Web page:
Cargo Is Piling Up Everywhere, And It's Making Inflation Worse

Jun 21, 2021
Originally published on June 21, 2021 11:27 am

John Nephew thought he had a winner with a new tabletop game called Dice Miner. Importing the games from China turned out to be its own roll of the dice.

Nephew, founder of Atlas Games in Duluth, Minn., ordered a 40-foot cargo container full of games from Shanghai in December, anticipating delivery in about six weeks.

Instead, the games took nearly six months to arrive — an increasingly common example of the supply chain bottlenecks pushing inflation to its highest level in more than a dozen years.

"We were booked on something like eight different shipping voyages in a row, and had them canceled from under us," Nephew says.

Soaring demand from Americans for everything from iPads to cars is leading to a surge in freight crossing the Pacific, hitting business owners such as Nephew.

When the cargo with his games finally arrived on the West Coast, the container was immediately emptied so it could be sent back to China for another load.

The games then continued on to Minnesota by truck, rather than rail, which would have been more economical. The final shipping cost was about $12,000, at least 50% more than the game maker had budgeted.

Businesses around the country are wrestling with similar challenges in getting their goods.

The Port of Los Angeles just logged its busiest month in history, handling more than 1 million shipping containers in May, more than half loaded with imports from Asia.

"We feel the importer and exporter pain," says Gene Seroka, executive director of the country's busiest cargo port. "The impacts that all of this has had is noticeably hurtful to these men and women who are trying to do their jobs in the supply chain."

Seroka adds, "This just continues to show the strength of the American consumer during this pandemic-induced buying surge."

The record volume of cargo has overwhelmed longshoremen, truck drivers, warehouses and railroads. Vessels are waiting up to five days just to get into port, and it can take 10 more days for a container to be loaded on a train.

Container ships and tankers are anchored close to the ports of Los Angeles and Long Beach in February. The Port of Los Angeles logged its busiest month in history in May.
Mario Tama / Getty Images

Things aren't quite so busy on the East Coast. But the cost of bringing a refrigerated container from Italy to New Jersey has soared to $10,000, more than twice the going rate before the pandemic.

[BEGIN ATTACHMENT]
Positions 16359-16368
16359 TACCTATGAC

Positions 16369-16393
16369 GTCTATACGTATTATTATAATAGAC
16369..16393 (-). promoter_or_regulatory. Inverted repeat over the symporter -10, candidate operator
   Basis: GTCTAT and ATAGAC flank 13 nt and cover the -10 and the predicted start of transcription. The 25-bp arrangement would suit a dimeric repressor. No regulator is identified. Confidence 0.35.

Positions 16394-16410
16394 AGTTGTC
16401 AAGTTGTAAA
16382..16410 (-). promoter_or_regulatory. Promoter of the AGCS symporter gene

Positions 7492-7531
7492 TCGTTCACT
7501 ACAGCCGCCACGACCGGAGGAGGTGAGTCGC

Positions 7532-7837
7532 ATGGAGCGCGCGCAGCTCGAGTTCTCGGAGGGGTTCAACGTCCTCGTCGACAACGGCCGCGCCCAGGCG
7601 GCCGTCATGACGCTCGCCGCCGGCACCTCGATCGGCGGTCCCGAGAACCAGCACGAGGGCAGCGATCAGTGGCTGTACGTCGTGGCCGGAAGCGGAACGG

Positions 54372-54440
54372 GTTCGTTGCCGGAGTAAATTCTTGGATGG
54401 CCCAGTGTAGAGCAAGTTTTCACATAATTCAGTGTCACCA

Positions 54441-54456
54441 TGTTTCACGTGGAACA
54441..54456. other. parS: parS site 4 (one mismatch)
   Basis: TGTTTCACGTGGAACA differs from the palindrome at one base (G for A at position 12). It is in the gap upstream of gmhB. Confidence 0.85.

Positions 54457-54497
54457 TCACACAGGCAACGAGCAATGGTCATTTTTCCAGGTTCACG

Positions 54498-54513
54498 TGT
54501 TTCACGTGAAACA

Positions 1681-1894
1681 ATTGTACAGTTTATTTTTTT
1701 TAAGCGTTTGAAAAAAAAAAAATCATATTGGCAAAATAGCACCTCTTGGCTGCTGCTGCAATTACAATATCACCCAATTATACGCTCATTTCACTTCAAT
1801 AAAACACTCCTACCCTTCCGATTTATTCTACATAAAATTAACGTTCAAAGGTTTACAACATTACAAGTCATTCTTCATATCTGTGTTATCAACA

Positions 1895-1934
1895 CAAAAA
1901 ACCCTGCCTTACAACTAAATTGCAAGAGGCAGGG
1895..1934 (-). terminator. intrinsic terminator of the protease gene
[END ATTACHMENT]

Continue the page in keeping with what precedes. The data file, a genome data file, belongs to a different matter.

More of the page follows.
"They say there's not enough containers in Europe, lack of space on the boats," says Philip Marfuggi, CEO of the Ambriola Co. and a board member of the Cheese Importers Association of America.

It not only takes up to twice as long for shipments to arrive, he says, but deliveries have become less predictable.

"Like the other day, I had eight containers show up," Marfuggi says. "They should have been like two a week. And then all of a sudden, they all showed up at once."

All of this unpredictability creates costs and headaches for businesses that had grown accustomed to reliable, just-in-time delivery.

Federal Reserve Chair Jerome Powell said these "bottleneck effects" have been larger than he and his colleagues anticipated, prompting the central bank to raise its forecast for inflation this year to 3.4%. But Powell expressed confidence that the cargo constraints won't last indefinitely.

"Prices like that, that have moved up really quickly, because of the shortages and bottlenecks and the like — they should stop going up, and at some point they in some cases should actually go down," Powell told reporters last week.

The Biden administration has created a task force to address the most urgent shortages – such as computer chips – while also looking for ways to build more resilient delivery networks for the future.

"One of the things the pandemic exposed is just the degree of vulnerability we have across our supply chain," said Brian Deese, director of the president's National Economic Council.

President Biden holds a microchip before signing an executive order on securing critical supply chains in February. A shortage of chips after a surge in demand hampered key sectors such as carmakers.
Saul Loeb / AFP via Getty Images

As pandemic fears recede and people are able to spend more of their money on travel and entertainment, demand for goods is expected to decline.

But it could take months to untangle the traffic jam. With back-to-school and holiday shopping seasons still to come, the Port of Los Angeles is likely to remain extremely busy through the fall. Seroka thinks it will be early next year before cargo volumes shrink back to more normal levels.

That's bad news for business owners such as Nephew, who is already bracing for even higher shipping costs after he already had to pay 50% more to ship his Dice Miner games.